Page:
Figure 1. Gray-scale perimeters indicate burn areas we sampled in Idaho, United States. These large fires burned between 1989 and 2007 according to the MTBS database (

In all sites (N = 182), we established a plot at each randomly located point within a stratification of stand replacing fire or non-stand replacing fire excluding sites too close to the road (>30 m), in order to preclude edge effects. For the purposes of figure display and summary statistics, we grouped burn severity into two categories: “non-stand replacing fire” (<90% tree mortality) and “stand replacing fire” (>90% tree mortality). Plot size varied slightly: on 158 plots, a 0.04-ha circular plot was established, while on 24 plots measured 9 years post-fire, a 0.02-ha circular plot was established (Table 1). On 138 of the 0.04-ha circular plots, we tallied all trees >7.62 cm DBH (1.37 m above the ground) as alive or dead, including fallen trees, to estimate percent tree mortality. On 20 additional 1-year-post-fire plots, trees were tallied in 2008 (also 0.04-ha plot), but the minimum DBH was 12.7 cm and no fallen trees were quantified. On 24 plots, each 0.02-ha and circular, we tallied live and dead trees ≥10 cm, but no fallen trees were tallied. For all plots, we classified a “large snag” as any dead tree >30 cm DBH. Live tree basal area and total basal area was calculated; total basal area included both live and dead basal area on each plot. We also determined burn severity based on percent tree mortality. While we estimated tree species to the best of our ability, with the long time-since-fire for some sites, we were unable to determine definitively the species of long-dead trees, thus species-level analyses were not performed. We also could not distinguish reliably between standing dead trees present pre-fire and those created by the wildfire itself.


Table 1. List of studies, with number of sites and surface fuel methods described.

To quantify downed woody fuels, methods varied slightly by study. We tallied FWD, litter depths, and duff depths following methods outlined by Brown (1974) for most plots and used Keane and Dickinson (2007) methods in 2016 for 24 plots. Dead down woody debris were tallied by size classes (0–0.64, 0.65–2.54, 2.55–7.62 cm diameter) to correspond with 1-, 10-, and 100-h time-lag fuel classes, along 4–6 m, 4–6 m, and 4–10 m of one 30 m fuels transect through plot center, respectively. On 24 1-year-post-fire plots tallied in 2008, all three fuel size classes were tallied along the 7–9 m section of two 15-m fuel transects. These tallies were converted to biomass (Mg ha–1) using Brown’s (1974) allometric equations, and we additionally grouped 1-, 10-, and 100-h time-lag fuel classes together into FWD (<7.62 cm). Litter and duff depths were measured 5–10 times at points along the central transect within each plot and averaged for each site; litter and duff depths were also combined for a forest floor depth metric. Litter and duff biomasses were estimated in Mg/ha from the litter and duff depth measures following Eq. (2) in Stephens et al. (2004) for white fir litter (10.394litter_depth_cm^1.352) and a bulk density of 42.473 kg/m2 for lodgepole pine duff in Table 1 of Brown et al. (1982).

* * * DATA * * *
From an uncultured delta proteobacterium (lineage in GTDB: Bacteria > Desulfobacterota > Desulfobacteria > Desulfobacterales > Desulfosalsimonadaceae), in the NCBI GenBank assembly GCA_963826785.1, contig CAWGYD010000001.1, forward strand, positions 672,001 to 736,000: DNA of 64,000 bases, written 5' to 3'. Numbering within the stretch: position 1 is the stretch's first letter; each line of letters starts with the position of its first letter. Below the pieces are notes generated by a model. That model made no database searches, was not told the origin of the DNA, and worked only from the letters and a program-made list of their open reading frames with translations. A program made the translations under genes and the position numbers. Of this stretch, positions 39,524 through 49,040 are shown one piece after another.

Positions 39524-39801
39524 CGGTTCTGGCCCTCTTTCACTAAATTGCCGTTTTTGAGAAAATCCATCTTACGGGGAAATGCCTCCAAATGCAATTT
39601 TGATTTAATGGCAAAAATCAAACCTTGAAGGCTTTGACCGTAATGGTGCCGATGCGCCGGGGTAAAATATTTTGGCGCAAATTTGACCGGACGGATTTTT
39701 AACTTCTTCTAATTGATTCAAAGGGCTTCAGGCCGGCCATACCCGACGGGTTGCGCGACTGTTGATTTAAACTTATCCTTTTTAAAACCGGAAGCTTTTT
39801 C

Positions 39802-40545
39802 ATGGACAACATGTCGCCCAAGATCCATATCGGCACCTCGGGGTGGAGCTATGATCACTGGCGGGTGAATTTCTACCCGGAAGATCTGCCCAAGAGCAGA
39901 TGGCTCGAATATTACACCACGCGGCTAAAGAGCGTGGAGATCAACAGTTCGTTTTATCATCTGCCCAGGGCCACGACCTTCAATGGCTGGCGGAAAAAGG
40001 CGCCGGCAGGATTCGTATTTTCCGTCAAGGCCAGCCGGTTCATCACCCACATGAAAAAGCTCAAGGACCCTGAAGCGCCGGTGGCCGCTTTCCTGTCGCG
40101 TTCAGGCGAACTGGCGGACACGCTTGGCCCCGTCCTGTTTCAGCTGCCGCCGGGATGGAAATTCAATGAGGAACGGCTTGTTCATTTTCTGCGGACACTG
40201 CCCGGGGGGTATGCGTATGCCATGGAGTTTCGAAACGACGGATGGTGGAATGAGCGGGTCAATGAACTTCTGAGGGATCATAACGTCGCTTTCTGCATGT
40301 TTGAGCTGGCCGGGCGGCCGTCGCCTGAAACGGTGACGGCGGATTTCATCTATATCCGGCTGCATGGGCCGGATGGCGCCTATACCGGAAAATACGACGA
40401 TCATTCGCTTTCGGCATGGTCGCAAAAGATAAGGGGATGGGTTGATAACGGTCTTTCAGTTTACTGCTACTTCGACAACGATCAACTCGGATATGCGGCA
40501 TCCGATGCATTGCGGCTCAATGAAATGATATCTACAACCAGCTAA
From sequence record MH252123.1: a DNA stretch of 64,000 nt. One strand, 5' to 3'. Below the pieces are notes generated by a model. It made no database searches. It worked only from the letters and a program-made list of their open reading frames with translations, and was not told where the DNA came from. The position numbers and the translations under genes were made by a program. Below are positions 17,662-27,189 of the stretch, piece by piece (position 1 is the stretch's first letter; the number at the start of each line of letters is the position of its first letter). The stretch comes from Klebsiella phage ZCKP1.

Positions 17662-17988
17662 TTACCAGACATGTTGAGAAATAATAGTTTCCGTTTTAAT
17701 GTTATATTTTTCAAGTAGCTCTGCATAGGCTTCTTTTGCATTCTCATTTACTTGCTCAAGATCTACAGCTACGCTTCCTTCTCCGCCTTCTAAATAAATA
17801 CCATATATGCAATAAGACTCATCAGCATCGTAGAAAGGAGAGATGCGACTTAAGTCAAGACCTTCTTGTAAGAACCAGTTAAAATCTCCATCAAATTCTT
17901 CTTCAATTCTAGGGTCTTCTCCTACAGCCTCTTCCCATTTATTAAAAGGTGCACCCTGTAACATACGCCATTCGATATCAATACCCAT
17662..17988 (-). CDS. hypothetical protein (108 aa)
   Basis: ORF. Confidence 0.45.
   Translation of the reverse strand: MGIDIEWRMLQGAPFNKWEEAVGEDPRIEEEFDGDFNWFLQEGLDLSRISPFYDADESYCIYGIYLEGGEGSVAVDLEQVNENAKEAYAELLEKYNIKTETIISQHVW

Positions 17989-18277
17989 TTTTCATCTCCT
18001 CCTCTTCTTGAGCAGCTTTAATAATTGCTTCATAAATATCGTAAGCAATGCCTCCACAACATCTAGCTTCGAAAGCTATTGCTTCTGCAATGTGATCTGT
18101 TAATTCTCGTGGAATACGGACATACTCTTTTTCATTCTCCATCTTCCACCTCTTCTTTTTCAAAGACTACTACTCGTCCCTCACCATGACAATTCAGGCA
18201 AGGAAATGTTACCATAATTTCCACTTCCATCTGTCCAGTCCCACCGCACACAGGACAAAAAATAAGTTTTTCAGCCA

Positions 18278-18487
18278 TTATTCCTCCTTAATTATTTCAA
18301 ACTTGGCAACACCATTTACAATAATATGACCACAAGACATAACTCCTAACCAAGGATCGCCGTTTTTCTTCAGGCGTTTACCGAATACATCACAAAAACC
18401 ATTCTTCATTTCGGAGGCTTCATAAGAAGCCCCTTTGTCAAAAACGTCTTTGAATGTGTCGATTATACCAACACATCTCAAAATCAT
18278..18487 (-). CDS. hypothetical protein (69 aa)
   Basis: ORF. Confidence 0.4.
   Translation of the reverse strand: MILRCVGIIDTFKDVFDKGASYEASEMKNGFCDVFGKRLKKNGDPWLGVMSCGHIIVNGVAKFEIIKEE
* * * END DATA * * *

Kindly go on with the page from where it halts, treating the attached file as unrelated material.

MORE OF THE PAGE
Slightly different methods were employed between various studies for 1,000-h fuels or CWD (>7.62 cm). Briefly, on 125 plots, 1,000-h fuels were tallied and diameters taken following methods outlined by Brown (1974) along two 15-m transects (Hudak et al., 2011) or one 30-m transect (Stevens-Rumann and Morgan, 2016). On 24 circular plots, 100 m2 in size, photoload methods (Keane and Dickinson, 2007) were employed to estimate CWD biomass 9 years post fire. On 13 plots, 6 years post fire, CWD was measured in a 100-m2 circular subplot located within the center of each plot. Within this subplot the length and diameter at both ends of each piece was measured for every CWD fuel and the fuel load was estimated following Keane et al. (2012). Downed woody debris (DWD) was also calculated as the combined loading of FWD and CWD.

Climate variables indicative of average climate conditions for each site were derived from 30-year (1961–1990) climate normals using thin-plate splines of Hutchinson (2000) per Rehfeldt et al. (2006), available at We examined fifteen climate variables (Table 2), choosing for the final models only those that contributed to the best predictive model of the responses. We also considered as predictors topographic slope (%) and aspect; aspect was transformed from degrees to range between 0 (wettest aspect at 30°) and 1 (driest aspect at 210°) following Roberts and Cooper (1989). As a final predictor to indicate burn severity, we considered the dNBR calculated from pre-fire and 1-year post-fire Landsat satellite imagery. Though we used dNBR, Scan Line Corrector (SLC) data gaps specific to Landsat 7imagery did exist on imagery of some of our fires, therefore, we employed a 5 × 5 pixel (150 m × 150 m) window to assign the nearest neighbor dNBR value within 150 m of any sites located in a SLC data gap.


Table 2. Climate variables derived from Rehfeldt (2006) climate models.

Data Analysis

Pre-fire tree density was reconstructed from standing and down trees post-fire. Variability in pre-fire tree density was tested across years since fire using an Analysis of Variance (ANOVA) to understand if sites within each fire year varied significantly prior to each wildfire.